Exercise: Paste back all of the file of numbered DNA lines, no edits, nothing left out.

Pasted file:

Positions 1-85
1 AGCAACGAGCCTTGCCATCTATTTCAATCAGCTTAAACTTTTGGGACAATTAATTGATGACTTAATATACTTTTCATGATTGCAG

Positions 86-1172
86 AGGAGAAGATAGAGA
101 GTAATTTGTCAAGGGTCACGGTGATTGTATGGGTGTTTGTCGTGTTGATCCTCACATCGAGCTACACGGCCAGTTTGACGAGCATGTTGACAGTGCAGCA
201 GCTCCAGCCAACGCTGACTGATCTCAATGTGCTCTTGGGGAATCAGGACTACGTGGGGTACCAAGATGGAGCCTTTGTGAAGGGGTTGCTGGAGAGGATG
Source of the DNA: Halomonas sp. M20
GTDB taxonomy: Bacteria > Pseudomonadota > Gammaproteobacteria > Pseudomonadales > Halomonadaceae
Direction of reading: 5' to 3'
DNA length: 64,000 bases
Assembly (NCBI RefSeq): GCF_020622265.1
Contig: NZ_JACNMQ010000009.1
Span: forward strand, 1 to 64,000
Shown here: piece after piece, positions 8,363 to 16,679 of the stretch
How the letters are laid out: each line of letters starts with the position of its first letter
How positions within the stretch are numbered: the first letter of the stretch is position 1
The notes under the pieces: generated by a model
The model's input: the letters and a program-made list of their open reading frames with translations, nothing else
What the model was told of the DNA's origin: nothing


Positions 1-85
1 AGCAACGAGCCTTGCCATCTATTTCAATCAGCTTAAACTTTTGGGACAATTAATTGATGACTTAATATACTTTTCATGATTGCAG

Positions 86-1172
86 AGGAGAAGATAGAGA
101 GTAATTTGTCAAGGGTCACGGTGATTGTATGGGTGTTTGTCGTGTTGATCCTCACATCGAGCTACACGGCCAGTTTGACGAGCATGTTGACAGTGCAGCA
201 GCTCCAGCCAACGCTGACTGATCTCAATGTGCTCTTGGGGAATCAGGACTACGTGGGGTACCAAGATGGAGCCTTTGTGAAGGGGTTGCTGGAGAGGATG
Source of the DNA: Halomonas sp. M20
GTDB taxonomy: Bacteria > Pseudomonadota > Gammaproteobacteria > Pseudomonadales > Halomonadaceae
Direction of reading: 5' to 3'
DNA length: 64,000 bases
Assembly (NCBI RefSeq): GCF_020622265.1
Contig: NZ_JACNMQ010000009.1
Span: forward strand, 1 to 64,000
Shown here: piece after piece, positions 8,363 to 16,679 of the stretch
How the letters are laid out: each line of letters starts with the position of its first letter
How positions within the stretch are numbered: the first letter of the stretch is position 1
The notes under the pieces: generated by a model
The model's input: the letters and a program-made list of their open reading frames with translations, nothing else
What the model was told of the DNA's origin: nothing